- It aids in re-fatting the skin.
Which skin type benefits from squalane oil?
The moisturizing and soothing characteristics of squalane oil help dry skin and inflamed skin conditions including eczema. Squalane oil is also safe for sensitive or acne-prone skin. Because [squalane] is not a frequent irritant or allergen, even the most sensitive skin is unlikely to react. In fact, squalane is one of the few oils that won’t clog pores, even on acne-prone skin
Being non-greasy and lightweight, squalane is suitable for all skin types, including oily skin. See, you got nothing to worry about!
Questions like: Is squalane comedogenic? And is it safe for all skin types? Does squalane clog pores? The answer is right above as bright as the sun — You’re safe and sound with squalane oil. 
How do I apply squalane oil?
Squalane oil can be used twice daily, morning and night, however, it is best to visit your dermatologist first.
Here’s a simple step you can follow:
- First, cleanse and apply any serums you have.
- Massage squalane oil into the skin.
- Finally, apply a moisturizer with SPF 3o-60, or apply your sunscreen after moisturizer.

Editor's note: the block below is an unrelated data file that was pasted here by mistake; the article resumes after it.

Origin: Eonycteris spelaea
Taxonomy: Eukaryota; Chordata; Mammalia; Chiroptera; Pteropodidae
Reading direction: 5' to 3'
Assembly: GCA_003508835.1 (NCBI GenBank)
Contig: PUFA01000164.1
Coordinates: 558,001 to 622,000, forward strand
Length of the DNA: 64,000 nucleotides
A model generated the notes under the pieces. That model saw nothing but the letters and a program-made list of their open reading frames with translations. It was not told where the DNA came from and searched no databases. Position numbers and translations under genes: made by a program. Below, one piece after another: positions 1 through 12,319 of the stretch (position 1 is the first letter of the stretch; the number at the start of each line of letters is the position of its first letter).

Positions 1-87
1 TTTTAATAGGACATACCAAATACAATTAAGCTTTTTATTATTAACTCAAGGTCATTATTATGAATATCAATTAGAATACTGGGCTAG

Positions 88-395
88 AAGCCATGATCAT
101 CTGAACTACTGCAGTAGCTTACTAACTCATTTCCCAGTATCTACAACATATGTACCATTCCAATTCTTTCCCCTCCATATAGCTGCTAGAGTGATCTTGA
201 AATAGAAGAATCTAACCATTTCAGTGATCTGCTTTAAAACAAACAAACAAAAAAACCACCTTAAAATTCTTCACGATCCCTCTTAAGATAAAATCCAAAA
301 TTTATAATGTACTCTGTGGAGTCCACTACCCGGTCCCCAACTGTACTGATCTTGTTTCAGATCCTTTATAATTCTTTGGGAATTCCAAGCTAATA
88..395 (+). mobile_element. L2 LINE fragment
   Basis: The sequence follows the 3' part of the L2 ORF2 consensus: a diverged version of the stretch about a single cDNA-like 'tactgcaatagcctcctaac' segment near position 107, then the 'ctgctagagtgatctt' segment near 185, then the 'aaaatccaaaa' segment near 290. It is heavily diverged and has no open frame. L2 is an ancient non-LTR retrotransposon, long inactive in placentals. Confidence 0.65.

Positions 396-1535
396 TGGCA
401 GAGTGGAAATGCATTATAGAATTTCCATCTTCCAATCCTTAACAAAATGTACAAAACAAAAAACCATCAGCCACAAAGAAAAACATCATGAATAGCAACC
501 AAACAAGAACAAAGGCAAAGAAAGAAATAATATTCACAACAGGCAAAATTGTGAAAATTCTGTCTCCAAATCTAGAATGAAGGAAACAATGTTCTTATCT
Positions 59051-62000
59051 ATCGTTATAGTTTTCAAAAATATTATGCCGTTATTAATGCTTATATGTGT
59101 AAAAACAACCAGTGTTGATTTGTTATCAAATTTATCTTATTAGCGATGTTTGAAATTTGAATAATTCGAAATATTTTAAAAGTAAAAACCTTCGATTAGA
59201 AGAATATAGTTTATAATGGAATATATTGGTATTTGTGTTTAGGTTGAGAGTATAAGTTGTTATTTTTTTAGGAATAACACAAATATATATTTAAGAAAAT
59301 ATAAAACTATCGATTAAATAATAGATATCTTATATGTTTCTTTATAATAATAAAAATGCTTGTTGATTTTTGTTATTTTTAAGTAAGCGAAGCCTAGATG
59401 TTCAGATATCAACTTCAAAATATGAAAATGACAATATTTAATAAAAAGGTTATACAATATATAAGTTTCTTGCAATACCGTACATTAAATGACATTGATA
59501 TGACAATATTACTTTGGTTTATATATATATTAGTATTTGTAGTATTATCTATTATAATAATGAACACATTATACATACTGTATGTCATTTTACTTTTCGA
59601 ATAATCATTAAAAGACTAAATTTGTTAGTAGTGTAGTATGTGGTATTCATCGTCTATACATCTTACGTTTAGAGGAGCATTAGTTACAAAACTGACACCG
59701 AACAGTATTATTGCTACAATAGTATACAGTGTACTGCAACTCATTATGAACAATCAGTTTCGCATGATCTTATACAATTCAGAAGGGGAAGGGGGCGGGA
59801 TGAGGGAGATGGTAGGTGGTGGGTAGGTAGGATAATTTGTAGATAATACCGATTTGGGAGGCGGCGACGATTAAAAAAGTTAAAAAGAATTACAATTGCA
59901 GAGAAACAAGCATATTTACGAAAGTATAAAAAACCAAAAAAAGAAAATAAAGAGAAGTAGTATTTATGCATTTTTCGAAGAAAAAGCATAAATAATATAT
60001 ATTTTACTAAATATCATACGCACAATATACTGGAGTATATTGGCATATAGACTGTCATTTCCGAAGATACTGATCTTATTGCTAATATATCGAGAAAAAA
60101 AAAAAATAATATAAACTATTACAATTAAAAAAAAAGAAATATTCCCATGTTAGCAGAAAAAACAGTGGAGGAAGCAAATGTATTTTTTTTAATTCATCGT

You can also use squalane oil to moisturize your hair and nails. Simply dab and massage the oil onto the scalp to make hair smoother and shinier. Apply few drops of squalane oil into your cuticles to nourish your fingernails, especially if they are dry and damaged.
The quick absorption of squalane oil is its magical quality. Rapid-fire and tremendously absorbing. It is proof that squalane oil is good for people with dry skin. I bet you figured that out already. Awesome!
If you are still wondering if squalane oil is appropriate for oily skin? Can you use it if you have oily or combination skin? Is squalane comedogenic?
Let’s answer everything here.
Squalane oil is noncomedogenic, lightweight, and penetrates quickly. It also aids in the prevention of oxidation of natural skin oils, which is a big issue for those with oily skin. Squalane oil can help if you have combination skin and an oily T-zone with teeny-tiny spots, blackheads, or other flaws. It is safe for all skin types. 
Another magic, UV-induced spots can be avoided by using squalane oil!
Oh, wait there’s one important thing you gotta remember — squalene (with an “e”) has the potential to be comedogenic, but squalane (with an “a”) is not.